Pleurocybella porrigens
Michael Beug

18b Cap tannish, brownish

19a Cap brown, wedge-shaped (shoehorn-shaped), feels lubricous (soapy)

................................................................................Hohenbuehelia petaloides (See 9a.)

19b Cap ash-gray, tannish, (if brown, not as above), no gelatinous layer or touch

(Pleurotus ostreatus complex)

This complex is difficult to separate except by mating studies: while the following characters may lead to one member's being more probable than another, collections will usually be best identified as Pleurotus ostreatus complex. Vilgalys et al. (1993) established the presence of Pleurotus populinus and P. pulmonarius in the Pacific Northwest. Pleurotus ostreatus is recorded from the Pacific Northwest prior to the 1993 differentiation including collections from alder described as up to 20 cm across, with lilac spores, (Bandoni & Szczawinski 1964).

20a Cap ivory white to pinkish gray or tannish, seldom over 9 cm wide, gills subdistant, spore print buff, spores (8) 9-12 (15) x 3-5 um, usually growing on Black Cottonwood (Populus trichocarpa) or aspen (Populus tremelloides and Populus tridentata), recorded May to July, but also October

................................................................................Pleurotus populinus

CAP 4-6 (9) cm wide, convex, oyster-shell-shaped to fan-shaped, the margin inrolled at first; pinkish gray to ivory white; dry, smooth, downy over the lateral point of attachment. GILLS decurrent over the short point of attachment, subdistant, 2 tiers of subgills, broad (0.5-1.0 cm), nearly white to cream. STEM 1.0-1.5 x 0.6-1.0 cm, lateral, equal or tapering to a narrow base, gills extending almost to the downy base. ODOR not distinctive to anise-like. TASTE mild and pleasant. EDIBILITY delicious (Arora for P. ostreatus complex). HABITAT single to numerous and often shingled on limbs, stumps, or logs of hardwood trees, especially Black Cottonwood (Populus trichocarpa) and aspen (Populus tremelloides and Populus tridentata), collections were mostly in May to July but also in October. SPORE PRINT buff-colored. MICROSTRUCTURES spores (8) 9-12 (15) x 3-5 um, narrowly elliptic, smooth, inamyloid; cheilocystidia 19-38 x 4-7 um, fusiform, ventricose-rostrate, capitulate, tibiiform to lecythiform, sometimes with an elongate hyphal extension at the apex, pleurocystidia 31-33 x 4.6-7.5 um, rare to numerous, capitulate; clamps present in all tissues. REMARKS Pleurocybella porrigens somewhat similar but smaller, thinner, and fades from white; Panellus serotinus has a yellow stem punctate with brownish scales, gills with ocher yellow colors, and cap commonly with greenish or violet tones.Pleurotus populinus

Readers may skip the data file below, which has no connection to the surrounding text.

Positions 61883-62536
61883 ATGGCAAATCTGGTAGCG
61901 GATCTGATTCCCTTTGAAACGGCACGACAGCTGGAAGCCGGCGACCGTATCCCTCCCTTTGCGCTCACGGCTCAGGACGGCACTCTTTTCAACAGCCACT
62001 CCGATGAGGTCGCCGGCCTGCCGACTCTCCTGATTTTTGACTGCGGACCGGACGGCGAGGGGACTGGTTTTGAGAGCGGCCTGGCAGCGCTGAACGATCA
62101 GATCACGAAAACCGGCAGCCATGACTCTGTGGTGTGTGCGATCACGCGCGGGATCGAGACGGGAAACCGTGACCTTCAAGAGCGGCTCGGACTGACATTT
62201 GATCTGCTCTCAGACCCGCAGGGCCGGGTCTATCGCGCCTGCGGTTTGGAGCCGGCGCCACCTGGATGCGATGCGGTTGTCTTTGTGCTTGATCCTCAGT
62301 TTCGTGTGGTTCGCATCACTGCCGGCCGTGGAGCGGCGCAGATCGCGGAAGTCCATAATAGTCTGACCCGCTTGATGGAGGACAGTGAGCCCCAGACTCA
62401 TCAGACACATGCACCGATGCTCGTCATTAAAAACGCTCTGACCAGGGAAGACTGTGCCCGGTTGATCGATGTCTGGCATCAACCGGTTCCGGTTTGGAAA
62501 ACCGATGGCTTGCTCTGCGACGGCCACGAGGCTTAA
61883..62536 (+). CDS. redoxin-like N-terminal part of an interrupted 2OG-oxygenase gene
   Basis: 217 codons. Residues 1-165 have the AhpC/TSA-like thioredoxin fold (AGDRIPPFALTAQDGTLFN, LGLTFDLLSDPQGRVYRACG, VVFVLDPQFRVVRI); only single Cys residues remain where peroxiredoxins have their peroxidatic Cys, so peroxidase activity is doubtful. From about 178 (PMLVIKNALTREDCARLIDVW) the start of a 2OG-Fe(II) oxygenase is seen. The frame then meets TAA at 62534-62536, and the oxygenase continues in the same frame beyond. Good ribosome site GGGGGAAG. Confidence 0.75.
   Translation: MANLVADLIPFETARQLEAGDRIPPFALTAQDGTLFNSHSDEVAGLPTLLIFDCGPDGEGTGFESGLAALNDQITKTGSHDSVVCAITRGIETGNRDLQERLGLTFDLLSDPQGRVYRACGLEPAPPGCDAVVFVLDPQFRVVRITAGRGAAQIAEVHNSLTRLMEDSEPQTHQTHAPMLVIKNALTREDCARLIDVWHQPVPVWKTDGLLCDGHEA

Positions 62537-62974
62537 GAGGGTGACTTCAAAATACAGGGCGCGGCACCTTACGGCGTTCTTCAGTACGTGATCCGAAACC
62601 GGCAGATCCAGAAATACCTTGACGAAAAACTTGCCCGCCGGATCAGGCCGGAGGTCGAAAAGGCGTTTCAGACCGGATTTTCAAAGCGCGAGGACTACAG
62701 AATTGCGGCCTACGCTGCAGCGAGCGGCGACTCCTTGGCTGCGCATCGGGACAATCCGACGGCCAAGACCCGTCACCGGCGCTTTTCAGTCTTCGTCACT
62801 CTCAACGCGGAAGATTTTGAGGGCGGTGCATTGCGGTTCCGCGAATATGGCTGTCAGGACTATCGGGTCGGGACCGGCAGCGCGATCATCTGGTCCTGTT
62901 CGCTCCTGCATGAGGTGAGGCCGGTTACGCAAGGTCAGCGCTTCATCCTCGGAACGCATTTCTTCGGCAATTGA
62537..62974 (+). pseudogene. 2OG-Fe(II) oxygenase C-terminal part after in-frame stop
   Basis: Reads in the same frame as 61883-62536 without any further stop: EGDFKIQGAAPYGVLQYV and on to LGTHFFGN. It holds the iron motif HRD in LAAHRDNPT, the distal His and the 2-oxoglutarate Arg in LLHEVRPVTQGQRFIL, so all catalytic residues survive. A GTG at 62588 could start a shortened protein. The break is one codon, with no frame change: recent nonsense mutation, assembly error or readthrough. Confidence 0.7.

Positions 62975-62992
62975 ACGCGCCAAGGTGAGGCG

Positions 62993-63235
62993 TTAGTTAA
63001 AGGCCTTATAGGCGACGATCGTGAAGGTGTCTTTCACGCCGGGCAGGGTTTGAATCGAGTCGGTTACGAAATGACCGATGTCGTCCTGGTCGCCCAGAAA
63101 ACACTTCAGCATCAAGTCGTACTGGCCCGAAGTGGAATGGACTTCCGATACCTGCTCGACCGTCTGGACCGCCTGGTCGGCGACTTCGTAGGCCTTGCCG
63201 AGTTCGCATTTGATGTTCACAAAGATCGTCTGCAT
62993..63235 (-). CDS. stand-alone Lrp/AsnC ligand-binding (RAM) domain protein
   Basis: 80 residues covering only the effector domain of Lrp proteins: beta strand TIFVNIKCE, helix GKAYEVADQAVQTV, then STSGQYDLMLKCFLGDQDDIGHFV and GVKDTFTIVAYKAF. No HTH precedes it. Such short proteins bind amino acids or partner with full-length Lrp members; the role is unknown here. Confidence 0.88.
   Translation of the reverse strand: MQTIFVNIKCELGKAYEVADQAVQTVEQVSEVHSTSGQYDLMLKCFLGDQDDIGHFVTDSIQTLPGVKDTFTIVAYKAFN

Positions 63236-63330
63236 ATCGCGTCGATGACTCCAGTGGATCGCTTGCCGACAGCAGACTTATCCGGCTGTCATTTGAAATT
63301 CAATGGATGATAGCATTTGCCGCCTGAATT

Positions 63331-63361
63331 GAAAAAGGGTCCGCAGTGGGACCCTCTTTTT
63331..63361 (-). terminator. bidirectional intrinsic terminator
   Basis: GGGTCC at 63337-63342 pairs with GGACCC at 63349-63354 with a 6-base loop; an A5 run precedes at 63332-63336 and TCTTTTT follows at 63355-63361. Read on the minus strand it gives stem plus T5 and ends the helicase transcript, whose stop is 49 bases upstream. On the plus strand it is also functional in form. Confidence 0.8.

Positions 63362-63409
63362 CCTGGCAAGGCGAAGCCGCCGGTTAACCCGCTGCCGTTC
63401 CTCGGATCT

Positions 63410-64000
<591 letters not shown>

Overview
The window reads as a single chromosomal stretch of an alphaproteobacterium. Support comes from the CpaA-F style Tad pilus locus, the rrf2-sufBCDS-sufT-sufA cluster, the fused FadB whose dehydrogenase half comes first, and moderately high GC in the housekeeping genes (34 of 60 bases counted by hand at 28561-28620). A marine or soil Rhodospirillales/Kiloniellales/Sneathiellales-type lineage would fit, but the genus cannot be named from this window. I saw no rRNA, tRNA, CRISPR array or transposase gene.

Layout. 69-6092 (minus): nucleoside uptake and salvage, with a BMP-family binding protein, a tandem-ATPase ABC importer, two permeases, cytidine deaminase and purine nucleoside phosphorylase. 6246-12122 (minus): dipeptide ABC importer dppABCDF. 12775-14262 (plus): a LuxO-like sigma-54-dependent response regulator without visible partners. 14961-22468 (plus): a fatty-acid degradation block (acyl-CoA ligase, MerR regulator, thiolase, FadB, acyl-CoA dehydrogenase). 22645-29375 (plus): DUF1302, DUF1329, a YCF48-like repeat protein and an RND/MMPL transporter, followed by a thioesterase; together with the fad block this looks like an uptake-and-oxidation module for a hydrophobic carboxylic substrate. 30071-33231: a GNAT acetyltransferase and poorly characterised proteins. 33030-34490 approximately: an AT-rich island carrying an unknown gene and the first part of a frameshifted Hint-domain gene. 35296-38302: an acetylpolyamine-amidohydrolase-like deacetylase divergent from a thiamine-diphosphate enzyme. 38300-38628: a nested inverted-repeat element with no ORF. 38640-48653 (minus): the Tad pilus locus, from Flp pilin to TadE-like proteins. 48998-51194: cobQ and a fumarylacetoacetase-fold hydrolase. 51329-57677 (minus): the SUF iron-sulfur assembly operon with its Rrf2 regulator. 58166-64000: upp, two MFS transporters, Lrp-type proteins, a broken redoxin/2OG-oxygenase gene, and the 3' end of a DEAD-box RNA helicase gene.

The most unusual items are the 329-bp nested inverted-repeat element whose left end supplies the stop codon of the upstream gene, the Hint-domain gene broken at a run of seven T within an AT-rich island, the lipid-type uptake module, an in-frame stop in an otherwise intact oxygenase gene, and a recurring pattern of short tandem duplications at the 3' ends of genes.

Pleurotus populinus
Steve Trudell

20b Cap off-white, tan, brown, deep gray, bluish olive to olive-black, may be over 9 cm wide; gills close to crowded, spore print white, yellowish, buff, lilac, lilac-gray, or light purplish vinaceous, spores 7.5-10 (11) x 2.8-4 (4.5) um, growing on hardwoods (including Populus) or conifers, at various seasons

21a Cap tan, brown, gray-brown, olive-black, often over 9 cm wide, young caps semicircular; recorded at all times of year but peak fruiting in winter, growing usually on hardwoods; spore print lilac to lilac gray to light purplish vinaceous

................................................................................Pleurotus ostreatus

(Pleurotus columbinus Quél. is no longer considered an independent species, but is said to have a bluish brown to greenish gray color.)